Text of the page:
Wednesday, April 09, 2008

Angkor Thom: Victory Gate, Bayon Temple, Prasats Suor Prat, Terrace of the Leper King, Terrace of the Elephants, and Phimeanakas - Cambodia

So after our very early morning exploring Angkor Wat, we went back to the hotel for breakfast and a nap. Then it was onto to Angkor Thom (great city). Here's a map to Angkor Archeological Park so you can get an idea of where buildings are in relation to each other. And this is a close-up map of Angkor Thom grounds. Again according to Wikipedia, Angkor Thom was the last and most enduring Khmer capital. It was built in the 12th century by king Jayavarman VII. Former state temples Baphuon and Phimeanakas, built centuries earlier on the site, were incorporated into the Royal Palace. Statues on the bridge to the Victory Gate entrance into Angkor Thom.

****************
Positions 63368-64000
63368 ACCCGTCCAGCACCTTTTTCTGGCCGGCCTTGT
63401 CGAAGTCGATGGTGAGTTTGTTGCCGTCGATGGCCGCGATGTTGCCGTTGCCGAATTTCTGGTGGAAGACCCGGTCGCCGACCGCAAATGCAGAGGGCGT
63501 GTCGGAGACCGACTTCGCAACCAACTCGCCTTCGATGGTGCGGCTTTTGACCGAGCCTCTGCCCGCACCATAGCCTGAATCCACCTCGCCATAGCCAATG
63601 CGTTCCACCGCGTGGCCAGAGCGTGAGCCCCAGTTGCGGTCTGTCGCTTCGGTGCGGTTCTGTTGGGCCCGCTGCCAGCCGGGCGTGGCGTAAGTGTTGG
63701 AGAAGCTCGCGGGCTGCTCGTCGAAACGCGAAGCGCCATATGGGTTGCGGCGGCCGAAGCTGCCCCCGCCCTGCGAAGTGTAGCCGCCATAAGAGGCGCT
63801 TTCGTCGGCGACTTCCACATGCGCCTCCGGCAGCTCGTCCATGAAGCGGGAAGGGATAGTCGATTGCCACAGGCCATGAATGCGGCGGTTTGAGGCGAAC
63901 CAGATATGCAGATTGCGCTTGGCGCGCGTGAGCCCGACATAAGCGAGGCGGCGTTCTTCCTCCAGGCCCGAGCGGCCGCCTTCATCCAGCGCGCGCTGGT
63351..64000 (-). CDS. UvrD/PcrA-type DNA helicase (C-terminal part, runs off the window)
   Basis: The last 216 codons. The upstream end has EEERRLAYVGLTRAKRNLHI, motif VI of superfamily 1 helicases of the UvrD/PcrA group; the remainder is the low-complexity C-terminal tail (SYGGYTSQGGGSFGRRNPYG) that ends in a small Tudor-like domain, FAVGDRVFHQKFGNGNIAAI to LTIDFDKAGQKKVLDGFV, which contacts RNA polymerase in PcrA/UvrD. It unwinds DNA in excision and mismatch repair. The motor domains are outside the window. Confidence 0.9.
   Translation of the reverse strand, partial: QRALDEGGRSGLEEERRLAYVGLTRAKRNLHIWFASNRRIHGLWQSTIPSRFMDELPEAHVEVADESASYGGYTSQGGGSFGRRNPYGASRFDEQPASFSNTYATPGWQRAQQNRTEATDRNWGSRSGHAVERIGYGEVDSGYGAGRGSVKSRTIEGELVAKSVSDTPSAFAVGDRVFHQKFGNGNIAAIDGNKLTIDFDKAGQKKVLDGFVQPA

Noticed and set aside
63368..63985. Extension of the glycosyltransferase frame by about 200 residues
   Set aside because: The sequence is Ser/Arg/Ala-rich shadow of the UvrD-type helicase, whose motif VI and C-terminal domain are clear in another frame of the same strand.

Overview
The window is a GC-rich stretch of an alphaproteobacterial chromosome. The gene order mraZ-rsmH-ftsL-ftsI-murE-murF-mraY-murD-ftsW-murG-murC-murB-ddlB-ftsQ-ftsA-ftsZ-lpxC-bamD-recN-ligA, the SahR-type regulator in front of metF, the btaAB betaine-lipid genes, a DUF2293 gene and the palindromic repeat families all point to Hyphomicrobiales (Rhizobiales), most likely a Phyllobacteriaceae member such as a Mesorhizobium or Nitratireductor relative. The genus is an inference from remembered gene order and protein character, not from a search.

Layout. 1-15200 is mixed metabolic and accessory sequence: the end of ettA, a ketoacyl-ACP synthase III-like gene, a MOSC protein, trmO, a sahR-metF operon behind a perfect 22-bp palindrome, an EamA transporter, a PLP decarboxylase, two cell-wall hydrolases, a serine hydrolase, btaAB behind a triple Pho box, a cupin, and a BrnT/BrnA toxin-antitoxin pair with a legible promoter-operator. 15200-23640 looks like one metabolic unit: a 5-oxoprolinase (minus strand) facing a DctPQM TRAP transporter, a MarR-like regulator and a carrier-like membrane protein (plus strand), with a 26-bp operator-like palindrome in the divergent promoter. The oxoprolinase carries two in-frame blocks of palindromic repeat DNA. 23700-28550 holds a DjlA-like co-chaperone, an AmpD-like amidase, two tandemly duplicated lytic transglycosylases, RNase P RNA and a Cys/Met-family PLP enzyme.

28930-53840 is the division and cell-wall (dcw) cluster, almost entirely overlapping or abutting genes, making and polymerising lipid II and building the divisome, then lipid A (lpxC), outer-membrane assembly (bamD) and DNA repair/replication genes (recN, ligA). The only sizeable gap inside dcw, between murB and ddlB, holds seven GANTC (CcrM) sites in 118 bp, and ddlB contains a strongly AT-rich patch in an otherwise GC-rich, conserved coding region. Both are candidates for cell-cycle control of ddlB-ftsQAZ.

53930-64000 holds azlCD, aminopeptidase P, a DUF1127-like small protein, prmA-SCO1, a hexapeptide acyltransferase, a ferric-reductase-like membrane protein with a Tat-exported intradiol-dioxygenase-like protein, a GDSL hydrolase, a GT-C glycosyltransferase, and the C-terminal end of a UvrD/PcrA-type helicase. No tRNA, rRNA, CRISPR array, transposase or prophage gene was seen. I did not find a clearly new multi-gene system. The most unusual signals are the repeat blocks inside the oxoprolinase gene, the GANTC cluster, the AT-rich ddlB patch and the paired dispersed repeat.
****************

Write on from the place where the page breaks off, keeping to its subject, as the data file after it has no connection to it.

Angkor Thom 1
The statues appear to be engaged in a tug of war, perhaps a recreation of the Churning of the Sea of Milk? If you notice, the statue in front appears well-preserved. Too well-preserved. Throughout the years, many of the original heads have been stolen and sold on the black market.
Angkor Thom 2
Close-up of Victory Gate.
Angkor Thom 3
Backside of Victory Gate.
Angkor Thom 4
Bayon temple was built in the late 12th or early 13th century. It doesn't look like much from afar.
Angkor Thom 5
Until you catch a glimpse of the faces.
Angkor Thom 6
There are an estimated 200 faces. I first thought they were images of Buddha, but they look to me like an exact replica of the statue of king Jayavarman VII that is on display at the Musee Guimet in Paris. Or do you think the faces are of Lokesvara?
Angkor Thom 7
Close-ups from the upper terrace. Bayon once had 49 towers, only 37 remain.
Angkor Thom 8
Angkor Thom 9
Angkor Thom 10
Angkor Thom 11
Angkor 12
On the grounds inside Angkor Thom.
Angkor Thom 13
Angkor Thom 14
Another butterfly.
Angkor Thom 15